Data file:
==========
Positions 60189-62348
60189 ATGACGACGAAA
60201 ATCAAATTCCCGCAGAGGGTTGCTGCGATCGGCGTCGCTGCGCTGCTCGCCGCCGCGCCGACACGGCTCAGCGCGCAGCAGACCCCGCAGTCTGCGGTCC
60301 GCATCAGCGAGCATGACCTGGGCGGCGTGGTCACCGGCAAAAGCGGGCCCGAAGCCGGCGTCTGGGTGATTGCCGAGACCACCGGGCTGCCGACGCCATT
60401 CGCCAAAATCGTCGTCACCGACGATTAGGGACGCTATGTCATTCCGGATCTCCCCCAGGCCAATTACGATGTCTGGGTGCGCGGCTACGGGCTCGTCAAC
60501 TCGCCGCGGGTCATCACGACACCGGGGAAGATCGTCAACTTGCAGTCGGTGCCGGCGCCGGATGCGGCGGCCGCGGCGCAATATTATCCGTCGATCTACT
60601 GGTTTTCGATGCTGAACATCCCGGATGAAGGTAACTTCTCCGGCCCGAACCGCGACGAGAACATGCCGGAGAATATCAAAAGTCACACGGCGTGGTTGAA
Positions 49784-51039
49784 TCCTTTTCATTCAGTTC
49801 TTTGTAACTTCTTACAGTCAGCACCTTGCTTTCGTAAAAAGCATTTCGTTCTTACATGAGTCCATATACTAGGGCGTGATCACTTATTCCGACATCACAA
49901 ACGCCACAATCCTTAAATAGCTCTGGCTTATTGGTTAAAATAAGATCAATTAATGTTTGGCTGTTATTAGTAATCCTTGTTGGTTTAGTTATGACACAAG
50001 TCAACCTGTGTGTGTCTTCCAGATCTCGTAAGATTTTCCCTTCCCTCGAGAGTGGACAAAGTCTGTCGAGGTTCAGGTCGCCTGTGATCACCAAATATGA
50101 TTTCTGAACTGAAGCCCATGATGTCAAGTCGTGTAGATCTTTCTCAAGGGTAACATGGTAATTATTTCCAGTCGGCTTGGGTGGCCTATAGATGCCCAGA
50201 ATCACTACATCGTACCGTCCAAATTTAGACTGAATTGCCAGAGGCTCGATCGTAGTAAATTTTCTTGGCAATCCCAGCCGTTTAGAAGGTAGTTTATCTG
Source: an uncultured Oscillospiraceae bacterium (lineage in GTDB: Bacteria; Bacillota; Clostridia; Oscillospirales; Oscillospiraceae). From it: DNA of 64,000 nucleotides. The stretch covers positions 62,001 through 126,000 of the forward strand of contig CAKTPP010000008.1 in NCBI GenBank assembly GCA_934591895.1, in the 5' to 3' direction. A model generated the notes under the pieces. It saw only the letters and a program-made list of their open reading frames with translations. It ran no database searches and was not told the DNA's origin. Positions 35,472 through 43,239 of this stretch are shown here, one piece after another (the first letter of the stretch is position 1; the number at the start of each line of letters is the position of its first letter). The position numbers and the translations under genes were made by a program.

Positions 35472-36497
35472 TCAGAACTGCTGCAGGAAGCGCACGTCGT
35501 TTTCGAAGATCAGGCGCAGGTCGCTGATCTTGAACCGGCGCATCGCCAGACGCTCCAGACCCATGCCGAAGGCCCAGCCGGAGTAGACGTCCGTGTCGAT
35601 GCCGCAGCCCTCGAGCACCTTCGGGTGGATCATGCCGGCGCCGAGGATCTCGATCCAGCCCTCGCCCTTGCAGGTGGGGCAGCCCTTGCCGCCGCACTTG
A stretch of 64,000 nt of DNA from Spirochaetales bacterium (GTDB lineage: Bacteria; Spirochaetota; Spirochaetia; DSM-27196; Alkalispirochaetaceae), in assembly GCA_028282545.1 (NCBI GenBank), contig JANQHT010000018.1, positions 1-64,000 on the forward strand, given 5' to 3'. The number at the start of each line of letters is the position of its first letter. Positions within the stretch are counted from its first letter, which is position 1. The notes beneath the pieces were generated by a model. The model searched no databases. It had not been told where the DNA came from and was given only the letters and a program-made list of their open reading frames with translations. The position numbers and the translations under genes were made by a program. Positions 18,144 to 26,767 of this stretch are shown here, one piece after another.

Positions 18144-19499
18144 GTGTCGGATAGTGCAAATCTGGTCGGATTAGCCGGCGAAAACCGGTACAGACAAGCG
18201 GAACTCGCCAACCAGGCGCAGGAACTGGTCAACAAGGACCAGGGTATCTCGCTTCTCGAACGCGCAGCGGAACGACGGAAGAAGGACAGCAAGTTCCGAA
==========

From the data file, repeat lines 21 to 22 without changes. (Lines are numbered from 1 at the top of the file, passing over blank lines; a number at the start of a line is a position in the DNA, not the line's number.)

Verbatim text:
Positions 18144-19499
18144 GTGTCGGATAGTGCAAATCTGGTCGGATTAGCCGGCGAAAACCGGTACAGACAAGCG